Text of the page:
Small island nations are on the frontline of Climate Change’s devastating impacts. With most of their population living on low-laying land, they are specially vulnerable to the threat of rising sea levels, degrading their coastlines, their communities, and their livelihoods. Through the IPP CommonSensing, Fiji, Solomon Islands and Vanuatu, are developing geospatial analysis capacity and are able to set new standards for requesting and reporting on climate funds. With time, the consortium of international partners, aims to help strengthen the national and regional climate action policies and reduce the impact and improved risk management of natural disasters.
The CommonSensing projects brings web-based geospatial solutions to the national and local stakeholders, using satellite imagery and data from in-kind donations and open sources. Training is also delivered to develop the capacity in-country to translate the data into actionable intelligence for policy-making and action on the ground.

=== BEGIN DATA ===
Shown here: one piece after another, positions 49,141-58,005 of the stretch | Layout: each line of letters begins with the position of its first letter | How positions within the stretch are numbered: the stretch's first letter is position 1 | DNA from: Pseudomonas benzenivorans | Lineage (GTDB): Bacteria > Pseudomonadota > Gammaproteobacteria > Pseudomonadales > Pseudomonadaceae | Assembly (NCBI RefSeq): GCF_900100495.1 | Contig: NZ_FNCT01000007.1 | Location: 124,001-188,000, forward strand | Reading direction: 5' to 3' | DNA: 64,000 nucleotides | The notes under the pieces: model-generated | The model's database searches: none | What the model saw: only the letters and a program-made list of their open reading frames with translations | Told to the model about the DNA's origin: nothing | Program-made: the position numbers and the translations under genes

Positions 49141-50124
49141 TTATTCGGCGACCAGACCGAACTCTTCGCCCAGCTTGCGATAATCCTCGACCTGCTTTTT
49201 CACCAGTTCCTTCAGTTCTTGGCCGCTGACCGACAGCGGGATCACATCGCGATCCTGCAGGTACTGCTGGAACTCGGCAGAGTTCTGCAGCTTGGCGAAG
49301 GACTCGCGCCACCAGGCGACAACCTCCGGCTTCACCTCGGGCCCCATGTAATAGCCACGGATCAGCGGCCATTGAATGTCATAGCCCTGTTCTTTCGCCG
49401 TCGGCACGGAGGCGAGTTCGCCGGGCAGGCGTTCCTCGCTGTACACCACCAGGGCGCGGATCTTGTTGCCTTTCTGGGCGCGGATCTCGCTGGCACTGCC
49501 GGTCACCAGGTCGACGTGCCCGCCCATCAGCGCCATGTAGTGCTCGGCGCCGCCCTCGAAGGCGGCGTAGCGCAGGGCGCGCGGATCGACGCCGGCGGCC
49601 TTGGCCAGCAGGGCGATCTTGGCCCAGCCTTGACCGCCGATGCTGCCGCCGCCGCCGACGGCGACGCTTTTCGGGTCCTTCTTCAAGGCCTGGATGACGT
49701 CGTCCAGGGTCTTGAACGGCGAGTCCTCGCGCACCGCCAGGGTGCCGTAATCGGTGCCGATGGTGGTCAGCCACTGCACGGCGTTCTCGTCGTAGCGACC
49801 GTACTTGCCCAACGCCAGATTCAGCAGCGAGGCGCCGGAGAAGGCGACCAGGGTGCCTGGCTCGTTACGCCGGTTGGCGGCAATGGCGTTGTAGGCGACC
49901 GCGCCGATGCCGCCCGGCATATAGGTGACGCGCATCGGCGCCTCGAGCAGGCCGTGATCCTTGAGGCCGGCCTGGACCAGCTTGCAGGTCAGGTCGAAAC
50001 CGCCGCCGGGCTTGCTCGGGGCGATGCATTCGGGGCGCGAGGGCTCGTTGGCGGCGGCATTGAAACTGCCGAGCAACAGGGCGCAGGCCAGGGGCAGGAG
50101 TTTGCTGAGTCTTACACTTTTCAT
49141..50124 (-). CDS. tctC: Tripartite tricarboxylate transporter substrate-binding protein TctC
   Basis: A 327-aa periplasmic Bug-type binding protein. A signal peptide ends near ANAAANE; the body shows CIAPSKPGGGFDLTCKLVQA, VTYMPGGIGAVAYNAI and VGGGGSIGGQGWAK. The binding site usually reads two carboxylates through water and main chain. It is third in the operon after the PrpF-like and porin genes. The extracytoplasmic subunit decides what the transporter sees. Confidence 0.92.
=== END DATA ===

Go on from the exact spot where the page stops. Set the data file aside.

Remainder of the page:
The project is financed by the UK Space Agency and led by the United Nations Institute for Training and Research (UNITAR) through the United Nations Satellite Centre (UNOSAT) working with the Commonwealth Secretariat, the Satellite Applications Catapult, Devex International, Radiant Earth, the UK Met Office, Sensonomic and the University of Portsmouth.